Thursday, March 17, 2011


Any day is a good day for a hug, but on a cold, late January day, a good, warm hug is more than welcome.  Thus, January 21st is National Hug Day.  We’re talking ‘official’ now: my research tells me that the day is officially recognized by the United States Patent and Trademark Office. A hug is one of the best things known to mankind.  Ecologically speaking, its warmth is a renewable source of energy. Psychologically speaking it is a marvelous mood and morale booster.  Physically speaking, we just love the feel of a good, strong hug.

One of my favorite authors is Anne McCaffrey, and I’ve read just about everything she has written.  Unbeknown to me, I waited on her when I was a bank teller back in the early 60’s.  One day I was telling a fellow employee about one of the books I was reading, and she told me that the author was a good customer of ours and had just moved to Ireland.  Every once in a while I think about the opportunities I missed to tell her how much I loved her stories.  She wrote under her maiden name, so I never realize I’d waited on her. In The Ship Who Searched,  a book she co-authored with Mercedes Lackey in 1992, I learned about wonderful Zen Hugs.  These hugs are a relatively little-known phenomenon and should be more widely distributed.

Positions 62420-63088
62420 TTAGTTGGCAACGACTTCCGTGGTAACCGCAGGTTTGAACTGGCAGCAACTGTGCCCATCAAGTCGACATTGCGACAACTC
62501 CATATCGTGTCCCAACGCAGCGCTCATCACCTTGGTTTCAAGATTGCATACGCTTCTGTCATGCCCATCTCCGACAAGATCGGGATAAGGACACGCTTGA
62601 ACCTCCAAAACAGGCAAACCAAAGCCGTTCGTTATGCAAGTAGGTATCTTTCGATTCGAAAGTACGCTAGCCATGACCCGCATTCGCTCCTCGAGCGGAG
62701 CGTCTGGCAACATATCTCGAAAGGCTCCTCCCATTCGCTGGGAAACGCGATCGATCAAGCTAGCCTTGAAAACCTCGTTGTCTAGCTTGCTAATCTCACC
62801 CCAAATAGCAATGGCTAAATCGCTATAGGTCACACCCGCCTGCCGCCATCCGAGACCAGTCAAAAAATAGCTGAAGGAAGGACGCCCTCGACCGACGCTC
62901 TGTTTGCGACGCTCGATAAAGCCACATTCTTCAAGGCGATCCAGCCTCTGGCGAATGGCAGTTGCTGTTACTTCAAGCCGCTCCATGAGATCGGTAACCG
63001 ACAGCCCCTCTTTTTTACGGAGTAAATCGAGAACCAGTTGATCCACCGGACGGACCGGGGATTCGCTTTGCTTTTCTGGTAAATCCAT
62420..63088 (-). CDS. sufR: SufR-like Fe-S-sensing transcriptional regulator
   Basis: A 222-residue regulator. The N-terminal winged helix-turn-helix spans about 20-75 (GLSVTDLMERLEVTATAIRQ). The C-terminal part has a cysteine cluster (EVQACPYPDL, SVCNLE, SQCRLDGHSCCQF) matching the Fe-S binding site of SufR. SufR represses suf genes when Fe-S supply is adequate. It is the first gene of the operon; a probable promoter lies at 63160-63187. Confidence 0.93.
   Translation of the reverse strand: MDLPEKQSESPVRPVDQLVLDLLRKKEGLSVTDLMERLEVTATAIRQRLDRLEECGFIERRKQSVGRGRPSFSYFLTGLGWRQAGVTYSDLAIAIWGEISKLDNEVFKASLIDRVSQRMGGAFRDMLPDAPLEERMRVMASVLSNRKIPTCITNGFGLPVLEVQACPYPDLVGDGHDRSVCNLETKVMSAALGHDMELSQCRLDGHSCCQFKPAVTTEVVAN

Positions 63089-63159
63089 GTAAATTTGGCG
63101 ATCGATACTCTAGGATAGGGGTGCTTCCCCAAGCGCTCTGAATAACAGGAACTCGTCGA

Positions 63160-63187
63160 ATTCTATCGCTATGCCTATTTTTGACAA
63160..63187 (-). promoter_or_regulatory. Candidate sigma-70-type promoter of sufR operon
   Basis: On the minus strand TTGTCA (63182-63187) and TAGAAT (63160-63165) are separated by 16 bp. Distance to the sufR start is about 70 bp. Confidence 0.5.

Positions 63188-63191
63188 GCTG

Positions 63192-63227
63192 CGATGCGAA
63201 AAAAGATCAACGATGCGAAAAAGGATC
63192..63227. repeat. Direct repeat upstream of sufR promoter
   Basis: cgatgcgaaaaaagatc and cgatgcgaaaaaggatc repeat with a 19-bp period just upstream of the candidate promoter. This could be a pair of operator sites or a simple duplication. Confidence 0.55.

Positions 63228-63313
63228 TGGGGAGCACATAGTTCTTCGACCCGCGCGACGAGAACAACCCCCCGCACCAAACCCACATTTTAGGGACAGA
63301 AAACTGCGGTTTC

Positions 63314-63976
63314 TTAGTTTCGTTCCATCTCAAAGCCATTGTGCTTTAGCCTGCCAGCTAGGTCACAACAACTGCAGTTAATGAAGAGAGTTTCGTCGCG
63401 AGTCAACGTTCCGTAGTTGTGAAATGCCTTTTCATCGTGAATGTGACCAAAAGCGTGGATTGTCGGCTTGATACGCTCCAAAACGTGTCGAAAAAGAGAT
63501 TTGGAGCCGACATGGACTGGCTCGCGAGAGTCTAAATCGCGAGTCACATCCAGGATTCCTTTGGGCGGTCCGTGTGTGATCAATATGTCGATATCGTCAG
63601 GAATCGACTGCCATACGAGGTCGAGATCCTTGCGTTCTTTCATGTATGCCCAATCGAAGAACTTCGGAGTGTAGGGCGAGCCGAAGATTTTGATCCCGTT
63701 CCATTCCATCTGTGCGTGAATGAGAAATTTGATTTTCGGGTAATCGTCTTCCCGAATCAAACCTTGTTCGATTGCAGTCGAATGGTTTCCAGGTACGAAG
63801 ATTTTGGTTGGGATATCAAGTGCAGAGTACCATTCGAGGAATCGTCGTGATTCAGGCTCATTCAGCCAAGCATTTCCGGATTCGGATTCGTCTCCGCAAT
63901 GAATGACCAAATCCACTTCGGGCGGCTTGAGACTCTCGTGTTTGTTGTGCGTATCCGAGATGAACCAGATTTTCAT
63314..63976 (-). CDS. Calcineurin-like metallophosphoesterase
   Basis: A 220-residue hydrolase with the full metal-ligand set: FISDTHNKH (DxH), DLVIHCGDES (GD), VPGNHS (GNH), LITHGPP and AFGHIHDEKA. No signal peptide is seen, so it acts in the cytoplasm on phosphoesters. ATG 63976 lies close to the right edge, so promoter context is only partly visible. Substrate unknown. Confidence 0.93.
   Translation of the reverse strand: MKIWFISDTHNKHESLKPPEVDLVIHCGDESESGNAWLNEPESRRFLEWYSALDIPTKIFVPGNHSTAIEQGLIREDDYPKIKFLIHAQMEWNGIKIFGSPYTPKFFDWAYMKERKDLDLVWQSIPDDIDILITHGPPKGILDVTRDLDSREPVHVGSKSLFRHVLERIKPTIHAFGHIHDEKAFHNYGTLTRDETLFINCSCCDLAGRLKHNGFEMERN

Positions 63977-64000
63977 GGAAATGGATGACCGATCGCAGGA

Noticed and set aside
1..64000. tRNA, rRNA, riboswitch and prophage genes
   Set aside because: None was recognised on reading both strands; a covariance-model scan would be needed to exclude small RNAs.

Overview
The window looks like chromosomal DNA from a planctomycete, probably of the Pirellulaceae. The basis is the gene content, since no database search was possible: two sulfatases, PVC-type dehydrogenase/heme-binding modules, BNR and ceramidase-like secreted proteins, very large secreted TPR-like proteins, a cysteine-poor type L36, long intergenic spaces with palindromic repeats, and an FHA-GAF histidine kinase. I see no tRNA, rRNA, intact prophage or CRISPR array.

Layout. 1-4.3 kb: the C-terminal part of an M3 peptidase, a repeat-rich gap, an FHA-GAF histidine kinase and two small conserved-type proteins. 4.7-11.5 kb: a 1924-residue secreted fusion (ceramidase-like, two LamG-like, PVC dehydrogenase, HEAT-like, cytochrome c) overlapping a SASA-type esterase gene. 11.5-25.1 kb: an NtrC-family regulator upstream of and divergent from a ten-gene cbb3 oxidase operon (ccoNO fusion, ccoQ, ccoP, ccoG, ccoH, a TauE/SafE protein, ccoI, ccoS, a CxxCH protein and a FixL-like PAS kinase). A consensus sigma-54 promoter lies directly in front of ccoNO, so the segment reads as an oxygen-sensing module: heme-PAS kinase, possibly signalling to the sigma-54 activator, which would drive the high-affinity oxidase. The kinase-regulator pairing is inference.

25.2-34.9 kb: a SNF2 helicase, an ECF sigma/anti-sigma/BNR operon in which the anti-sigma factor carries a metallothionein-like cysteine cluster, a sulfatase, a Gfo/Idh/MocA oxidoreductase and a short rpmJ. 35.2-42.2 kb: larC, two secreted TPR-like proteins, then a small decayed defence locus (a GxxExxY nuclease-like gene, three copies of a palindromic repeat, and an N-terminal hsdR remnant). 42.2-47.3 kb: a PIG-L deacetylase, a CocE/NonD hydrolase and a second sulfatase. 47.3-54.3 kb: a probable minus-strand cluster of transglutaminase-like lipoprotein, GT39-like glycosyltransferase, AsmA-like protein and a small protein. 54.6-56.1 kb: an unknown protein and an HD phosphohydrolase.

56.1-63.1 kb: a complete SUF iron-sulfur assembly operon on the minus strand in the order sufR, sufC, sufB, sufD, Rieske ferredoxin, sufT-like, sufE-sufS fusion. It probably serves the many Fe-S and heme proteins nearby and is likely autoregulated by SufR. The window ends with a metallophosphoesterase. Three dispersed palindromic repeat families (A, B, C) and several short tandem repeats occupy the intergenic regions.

We are very fond of hugging in our family, and we are very big senders of Zen Hugs. Zen Hugs are “the hugs that you would get, if we were there, if we could hug you, but we aren't, and we can't.”  ‘Zen Hugs’ and ‘I Love You’ end every phone call, every email, and, abbreviated to ZH, every text message.  Every birthday card and every little Post-it gets the Zen Hug finishing touch.  Sometimes we just call them ‘Zenners’.  As holidays or family ‘state occasions’ come due, we anticipate visits from far away family members by counting the ‘sleeps’ until we get ‘real’ hugs. Meanwhile, the Zen variety are just as heartfelt and welcomed.

I think Zen Hugs are wonderful things to explain to children.  They don’t understand the Zen part, and they don’t have to, but they understand hugs and they like the idea that they can get special hugs over the phone. They like to send them too. Zen Hugs are great to send to college students. They are a special tie to home.  Zen Hugs are thoughtful,  inexpensive gifts that mean you really love the recipient. 

For your family living close by, you really should give consideration to giving lots more hugs, especially at this chilly time of year. Why not just stop by for a quick hug? For anyone you love who is further a field, why not start to cultivate Zen Hugs? But beware: they can be habit-forming. 

(originally posted January 21, 2011)

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